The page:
Biological Control of Aquatic Weeds

by Robert D. Blackburn, Botanist; Plant Sci. Res. Div., Agric. Res. Service, U.S. Dept. of Agr.,
David L. Sutton, Asst. Prof. (Asst. Agronomist); Univ. of Florida, Gainesville, FL,
Thomas Taylor, Technician; Plant Sci. Res. Div., Agric. Res. Service, Agric. Res. Center of Fort Lauderdale, FL,

Serial Information: Journal of the Irrigation and Drainage Division, 1971, Vol. 97, Issue 3, Pg. 421-432

Document Type: Journal Paper

Abstract: Biological control is a cheap, permanent, and nontoxic method of controlling aquatic weeds. Insects and fish are the most effective biological agents. The use of herbivorous fish in the United States to control the growth of aquatic vegetation has been limited because of the susceptibility of most of these fish to low temperature. However, the amur is an herbivorous fish that can tolerate temperature extremes. The amur has a voracious appetite and consumes many aquatic plants. It has been successfully introduced in other countries of the world, and, in the future, may be used to mitigate some of the aquatic weed problems prevalent in the United States. Many fishes, snails, manatees, and other organisms can be expected to be effective only in tropical or subtropical waters. Their usefulness in temperature regions will be sharply limited by minimum temperatures. The use of viruses, fungi, bacteria, and other pathogens offers a potential for biological control of aquatic weeds. Low growing aquatic plants may prevent the establishment of some problem plants.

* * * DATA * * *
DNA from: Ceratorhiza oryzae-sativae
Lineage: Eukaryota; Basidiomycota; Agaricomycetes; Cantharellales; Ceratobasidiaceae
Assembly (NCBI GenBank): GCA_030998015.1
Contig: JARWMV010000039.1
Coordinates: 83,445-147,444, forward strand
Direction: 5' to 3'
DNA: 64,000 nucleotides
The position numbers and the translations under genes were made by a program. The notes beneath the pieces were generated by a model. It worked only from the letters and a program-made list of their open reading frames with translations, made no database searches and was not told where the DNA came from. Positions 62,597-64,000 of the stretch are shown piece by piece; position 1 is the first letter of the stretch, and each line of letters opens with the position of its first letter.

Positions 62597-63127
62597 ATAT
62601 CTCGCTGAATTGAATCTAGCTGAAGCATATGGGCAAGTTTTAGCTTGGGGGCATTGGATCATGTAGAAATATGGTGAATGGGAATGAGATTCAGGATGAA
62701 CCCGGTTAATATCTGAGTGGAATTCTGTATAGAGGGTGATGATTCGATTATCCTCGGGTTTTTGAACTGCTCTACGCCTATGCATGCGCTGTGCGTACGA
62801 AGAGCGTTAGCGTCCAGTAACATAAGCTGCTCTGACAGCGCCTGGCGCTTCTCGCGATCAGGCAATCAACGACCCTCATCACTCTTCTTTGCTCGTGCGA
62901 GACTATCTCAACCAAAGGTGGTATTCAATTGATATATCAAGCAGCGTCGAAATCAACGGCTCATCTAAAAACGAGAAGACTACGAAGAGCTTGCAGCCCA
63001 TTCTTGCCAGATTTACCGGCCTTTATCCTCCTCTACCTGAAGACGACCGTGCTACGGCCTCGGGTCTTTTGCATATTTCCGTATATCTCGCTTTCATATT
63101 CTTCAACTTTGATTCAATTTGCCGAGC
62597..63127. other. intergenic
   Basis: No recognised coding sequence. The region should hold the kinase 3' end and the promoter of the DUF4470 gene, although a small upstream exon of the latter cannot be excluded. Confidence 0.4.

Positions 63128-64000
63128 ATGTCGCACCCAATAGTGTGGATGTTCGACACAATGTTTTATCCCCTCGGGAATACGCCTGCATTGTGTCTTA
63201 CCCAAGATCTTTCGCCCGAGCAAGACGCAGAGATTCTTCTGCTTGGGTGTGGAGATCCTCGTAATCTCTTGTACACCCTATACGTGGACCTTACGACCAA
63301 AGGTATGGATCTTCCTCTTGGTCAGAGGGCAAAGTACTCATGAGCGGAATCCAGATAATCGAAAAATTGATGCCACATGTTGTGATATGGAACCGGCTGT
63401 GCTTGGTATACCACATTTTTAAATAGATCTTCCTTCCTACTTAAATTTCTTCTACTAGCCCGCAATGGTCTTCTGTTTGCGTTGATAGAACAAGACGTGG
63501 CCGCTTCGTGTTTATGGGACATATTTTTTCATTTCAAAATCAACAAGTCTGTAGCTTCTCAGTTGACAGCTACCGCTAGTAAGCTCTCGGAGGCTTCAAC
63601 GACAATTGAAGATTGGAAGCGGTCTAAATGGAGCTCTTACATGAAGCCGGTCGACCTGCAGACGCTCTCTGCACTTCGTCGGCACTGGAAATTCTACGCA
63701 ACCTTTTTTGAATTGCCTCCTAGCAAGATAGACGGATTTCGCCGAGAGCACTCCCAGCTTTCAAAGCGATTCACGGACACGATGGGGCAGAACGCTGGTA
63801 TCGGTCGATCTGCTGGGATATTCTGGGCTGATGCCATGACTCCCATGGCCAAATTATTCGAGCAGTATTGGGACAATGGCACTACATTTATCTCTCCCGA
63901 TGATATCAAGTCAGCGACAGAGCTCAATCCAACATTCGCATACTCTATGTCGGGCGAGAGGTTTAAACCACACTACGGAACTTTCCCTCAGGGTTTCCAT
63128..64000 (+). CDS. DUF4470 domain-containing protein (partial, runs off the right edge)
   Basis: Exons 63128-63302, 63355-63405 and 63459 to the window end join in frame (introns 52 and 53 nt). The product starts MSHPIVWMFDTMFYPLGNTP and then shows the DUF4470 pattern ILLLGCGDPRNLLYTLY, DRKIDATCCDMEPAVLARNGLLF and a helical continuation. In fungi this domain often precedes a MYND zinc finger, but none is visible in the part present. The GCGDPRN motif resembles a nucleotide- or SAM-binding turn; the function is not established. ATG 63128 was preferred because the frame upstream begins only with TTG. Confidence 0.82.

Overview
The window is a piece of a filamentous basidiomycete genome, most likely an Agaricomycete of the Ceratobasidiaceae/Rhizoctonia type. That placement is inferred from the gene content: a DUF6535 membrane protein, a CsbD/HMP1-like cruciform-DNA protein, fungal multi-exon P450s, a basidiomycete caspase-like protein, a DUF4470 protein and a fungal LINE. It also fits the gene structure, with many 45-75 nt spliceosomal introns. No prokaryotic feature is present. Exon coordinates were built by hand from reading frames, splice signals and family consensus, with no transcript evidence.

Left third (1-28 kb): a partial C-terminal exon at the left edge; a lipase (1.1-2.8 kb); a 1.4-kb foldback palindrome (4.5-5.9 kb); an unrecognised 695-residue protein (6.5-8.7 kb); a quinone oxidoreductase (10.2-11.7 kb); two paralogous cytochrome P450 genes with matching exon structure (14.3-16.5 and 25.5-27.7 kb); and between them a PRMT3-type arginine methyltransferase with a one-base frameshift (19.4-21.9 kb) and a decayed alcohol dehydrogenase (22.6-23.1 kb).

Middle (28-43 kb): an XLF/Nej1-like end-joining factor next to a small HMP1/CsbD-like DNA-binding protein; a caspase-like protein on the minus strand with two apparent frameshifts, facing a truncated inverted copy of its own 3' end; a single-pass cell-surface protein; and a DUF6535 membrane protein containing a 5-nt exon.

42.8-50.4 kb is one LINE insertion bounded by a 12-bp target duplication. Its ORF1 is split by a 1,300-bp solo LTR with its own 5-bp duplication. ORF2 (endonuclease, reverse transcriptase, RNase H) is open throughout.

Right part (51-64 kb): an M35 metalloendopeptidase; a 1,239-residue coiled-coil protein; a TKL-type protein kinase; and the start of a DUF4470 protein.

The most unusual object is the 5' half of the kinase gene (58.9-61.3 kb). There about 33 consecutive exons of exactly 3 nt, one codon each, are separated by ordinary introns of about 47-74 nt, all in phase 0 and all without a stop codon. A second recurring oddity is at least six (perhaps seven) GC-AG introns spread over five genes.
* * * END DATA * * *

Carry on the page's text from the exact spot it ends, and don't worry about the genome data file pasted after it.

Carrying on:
Subject Headings: Vegetation | Aquatic habitats | Biological processes | Fish management | Temperature effects | Tropical regions | Organisms | North America | United States

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